Create Time 2018-11-19 10:11 Views：10019
As a successful business owner, you understand that running a functional, lucrative company is about more than simply marketing your brand, products and services. Protecting your intellectual property (IP), including logos, brand names, slogans, etc., is also critical to your growth, profitability and reputation.
Developing an IP protection strategy for your company can add value to existing products and services, create additional revenue streams, raise capital and provide a competitive advantage. That said, strategic IP protection can be complicated and time-consuming — especially on an international scale. That's why we're sharing some tips to help your team navigate the process within one of the world's largest, most competitive business markets: China.
Whether you're already doing business in China, or wish to expand to the Chinese market in the future, you should know that the framework for IP protection has been a longstanding concern for companies. Nevertheless, China remains an intellectual property powerhouse.
Globally, China ranks number one for their sheer number of trademark registrations, with over 5 million filings in 2017 alone. The United States, on the other hand, filed under 600,000 trademark applications the year prior. Fortunately, China's IP protection framework has vastly improved, making it easier and more lucrative for your business to capitalize on the Chinese market.
To protect your brand, products and services in China, legal tactics such as registration and enforcement should be a priority. As a prudent business owner, you should also factor IP protection into your operational, management and strategic decision-making.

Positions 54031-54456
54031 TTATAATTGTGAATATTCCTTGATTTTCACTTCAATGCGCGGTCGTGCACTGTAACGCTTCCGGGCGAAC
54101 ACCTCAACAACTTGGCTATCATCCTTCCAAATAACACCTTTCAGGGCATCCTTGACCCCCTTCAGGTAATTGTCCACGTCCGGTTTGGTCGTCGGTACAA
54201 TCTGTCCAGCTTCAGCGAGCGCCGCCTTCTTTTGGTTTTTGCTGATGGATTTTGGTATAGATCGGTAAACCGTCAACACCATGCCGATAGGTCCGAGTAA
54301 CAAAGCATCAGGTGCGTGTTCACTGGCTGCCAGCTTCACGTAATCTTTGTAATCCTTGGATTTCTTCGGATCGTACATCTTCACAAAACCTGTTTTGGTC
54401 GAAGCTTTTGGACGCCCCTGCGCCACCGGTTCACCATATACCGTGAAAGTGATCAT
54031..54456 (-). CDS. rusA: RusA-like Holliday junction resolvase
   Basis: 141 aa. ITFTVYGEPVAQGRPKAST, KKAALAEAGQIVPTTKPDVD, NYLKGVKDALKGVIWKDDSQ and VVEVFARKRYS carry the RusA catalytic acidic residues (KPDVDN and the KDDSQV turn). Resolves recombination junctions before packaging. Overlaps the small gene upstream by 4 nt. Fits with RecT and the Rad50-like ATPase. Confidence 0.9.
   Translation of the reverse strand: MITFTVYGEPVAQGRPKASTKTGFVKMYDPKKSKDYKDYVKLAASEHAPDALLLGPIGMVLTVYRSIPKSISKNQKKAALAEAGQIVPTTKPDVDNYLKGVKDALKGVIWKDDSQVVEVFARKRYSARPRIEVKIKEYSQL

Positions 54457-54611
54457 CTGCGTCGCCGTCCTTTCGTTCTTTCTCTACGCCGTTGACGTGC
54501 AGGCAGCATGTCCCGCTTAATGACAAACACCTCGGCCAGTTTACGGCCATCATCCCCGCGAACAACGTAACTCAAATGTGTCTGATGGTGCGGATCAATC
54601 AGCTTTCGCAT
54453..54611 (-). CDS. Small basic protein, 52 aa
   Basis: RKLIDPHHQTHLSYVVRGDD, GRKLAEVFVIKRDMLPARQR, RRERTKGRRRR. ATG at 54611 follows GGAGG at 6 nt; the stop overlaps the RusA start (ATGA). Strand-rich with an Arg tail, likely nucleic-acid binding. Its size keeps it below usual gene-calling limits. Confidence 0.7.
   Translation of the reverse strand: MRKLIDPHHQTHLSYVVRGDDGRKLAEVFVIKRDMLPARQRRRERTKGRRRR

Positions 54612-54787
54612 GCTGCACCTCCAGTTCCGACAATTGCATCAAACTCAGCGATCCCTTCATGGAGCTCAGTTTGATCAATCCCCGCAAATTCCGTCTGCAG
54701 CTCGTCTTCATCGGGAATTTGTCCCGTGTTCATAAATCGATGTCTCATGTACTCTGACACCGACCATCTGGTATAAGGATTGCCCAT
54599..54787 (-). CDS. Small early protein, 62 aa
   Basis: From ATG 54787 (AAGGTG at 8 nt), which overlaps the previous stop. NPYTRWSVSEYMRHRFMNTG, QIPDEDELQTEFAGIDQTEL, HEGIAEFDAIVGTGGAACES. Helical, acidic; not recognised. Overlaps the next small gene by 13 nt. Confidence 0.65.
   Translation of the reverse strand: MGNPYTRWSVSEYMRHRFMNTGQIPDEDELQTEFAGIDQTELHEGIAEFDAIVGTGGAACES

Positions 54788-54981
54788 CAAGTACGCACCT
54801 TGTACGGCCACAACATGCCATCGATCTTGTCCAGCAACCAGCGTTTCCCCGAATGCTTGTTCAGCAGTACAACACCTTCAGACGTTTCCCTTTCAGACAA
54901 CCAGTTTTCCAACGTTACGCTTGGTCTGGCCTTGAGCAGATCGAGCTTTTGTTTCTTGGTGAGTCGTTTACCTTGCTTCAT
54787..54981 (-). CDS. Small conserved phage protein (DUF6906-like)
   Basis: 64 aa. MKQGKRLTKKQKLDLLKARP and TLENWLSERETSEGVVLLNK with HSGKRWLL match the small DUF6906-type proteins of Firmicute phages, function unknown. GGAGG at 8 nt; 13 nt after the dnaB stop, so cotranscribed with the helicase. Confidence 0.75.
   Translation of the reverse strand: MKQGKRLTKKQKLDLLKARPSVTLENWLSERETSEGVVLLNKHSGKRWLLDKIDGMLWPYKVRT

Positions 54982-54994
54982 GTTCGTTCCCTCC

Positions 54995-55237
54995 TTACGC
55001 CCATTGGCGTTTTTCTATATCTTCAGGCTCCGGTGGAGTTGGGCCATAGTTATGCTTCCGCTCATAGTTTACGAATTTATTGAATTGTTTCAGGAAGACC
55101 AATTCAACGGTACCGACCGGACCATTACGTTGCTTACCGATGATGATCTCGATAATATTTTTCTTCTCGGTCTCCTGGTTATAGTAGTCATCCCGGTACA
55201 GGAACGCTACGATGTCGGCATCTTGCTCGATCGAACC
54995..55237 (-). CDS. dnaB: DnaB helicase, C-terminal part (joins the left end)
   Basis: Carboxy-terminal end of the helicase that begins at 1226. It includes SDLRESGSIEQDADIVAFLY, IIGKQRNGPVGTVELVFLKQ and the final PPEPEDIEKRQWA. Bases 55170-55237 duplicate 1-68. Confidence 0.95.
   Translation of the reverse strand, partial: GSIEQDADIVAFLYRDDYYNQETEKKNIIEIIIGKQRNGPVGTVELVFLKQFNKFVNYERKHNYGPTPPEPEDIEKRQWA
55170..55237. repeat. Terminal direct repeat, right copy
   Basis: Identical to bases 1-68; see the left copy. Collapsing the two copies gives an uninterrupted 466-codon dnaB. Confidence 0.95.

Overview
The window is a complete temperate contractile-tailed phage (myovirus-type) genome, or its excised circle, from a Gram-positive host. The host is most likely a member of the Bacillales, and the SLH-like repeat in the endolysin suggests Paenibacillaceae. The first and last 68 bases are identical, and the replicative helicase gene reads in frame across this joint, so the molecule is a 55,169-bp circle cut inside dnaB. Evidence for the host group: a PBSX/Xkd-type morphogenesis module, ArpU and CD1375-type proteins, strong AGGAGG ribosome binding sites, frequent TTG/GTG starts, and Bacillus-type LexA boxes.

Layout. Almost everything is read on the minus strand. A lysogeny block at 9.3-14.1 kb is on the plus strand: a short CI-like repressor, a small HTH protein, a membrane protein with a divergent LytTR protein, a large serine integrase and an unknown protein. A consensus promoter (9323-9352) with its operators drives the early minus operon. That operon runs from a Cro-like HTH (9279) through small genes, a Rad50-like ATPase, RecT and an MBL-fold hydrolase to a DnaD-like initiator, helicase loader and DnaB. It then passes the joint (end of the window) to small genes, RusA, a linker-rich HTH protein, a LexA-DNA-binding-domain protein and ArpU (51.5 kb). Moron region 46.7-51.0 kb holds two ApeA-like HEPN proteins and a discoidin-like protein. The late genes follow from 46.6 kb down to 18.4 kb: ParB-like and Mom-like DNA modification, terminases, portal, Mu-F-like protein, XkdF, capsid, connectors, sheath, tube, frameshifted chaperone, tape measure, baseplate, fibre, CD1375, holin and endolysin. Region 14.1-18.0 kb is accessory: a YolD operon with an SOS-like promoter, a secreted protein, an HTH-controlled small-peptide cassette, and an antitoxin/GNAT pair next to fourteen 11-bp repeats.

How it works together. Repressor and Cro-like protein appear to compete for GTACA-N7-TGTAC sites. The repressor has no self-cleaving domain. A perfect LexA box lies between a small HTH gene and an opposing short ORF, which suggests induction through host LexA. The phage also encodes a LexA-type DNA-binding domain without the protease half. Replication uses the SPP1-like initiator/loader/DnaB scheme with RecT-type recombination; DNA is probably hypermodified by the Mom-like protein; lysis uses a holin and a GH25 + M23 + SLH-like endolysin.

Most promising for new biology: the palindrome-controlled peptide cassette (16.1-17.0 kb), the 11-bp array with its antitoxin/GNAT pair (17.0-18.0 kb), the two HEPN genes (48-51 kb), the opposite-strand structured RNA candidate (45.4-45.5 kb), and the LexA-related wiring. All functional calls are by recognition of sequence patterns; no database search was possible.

Registering your IP and understanding how to recognize and enforce your rights in China is a great place to start. For example, China's trademark legal landscape, unlike Canada's, practices the "first-to-file" principle where the first person or entity to file a trademark registration application will generally have priority over a prior user of the trademark.
As such, it's strategically important for your business to apply for trademark registrations early. China also permits registration for a wide range of marks, including sounds and 3D marks, offering more leverage for creative brand owners.
Feeling overwhelmed? At Witmart, we've built a brand on protecting yours. Take the stress out of international IP protection and let our experts handle the process. Give us a call today at 1-855-497-7273 to learn how we can help your business connect and grow.
For those doing business in China, with China or wishing to enter the Chinese market, protecting your IP necessitates an understanding of China's IP landscape. Though China continues to make steady efforts to better protect IP rights, the country generally still falls short of international standards.
Nevertheless, most of those who lose their IP while operating in China do so because they did not take protective measures. Conducting due diligence with Chinese partners and registering your trademarks and other intellectual property in China will help mitigate potential risks posed to your company.
Businesses should also routinely monitor the market for any unauthorized use of their brands and take appropriate combative action. Why? Registering your brand name, product/service names and logos, even for those focused on manufacturing in China,helps prevent the risk of a Chinese company creating copycat assets.
Copycat products and services, like all other unintended IP loss, can have detrimental effects on your company's reputation and profitability. In some cases, it opens the door for strong local and international competitors. As the vast majority of businesses own trademarks, if you wish to operate in China you should review your IP portfolio, especially your trademarks, to determine what you ought to leverage and protect.
Want a hand navigating the trademark landscape in China or registering your trademark internationally? We've got you covered. Contact our experts today!
Disclaimer: This website is not intended to offer legal advice or to be a substitute for a consultation on a case-by-case basis with an attorney. The information provided above is meant for informational purposes only and may be subject to change.
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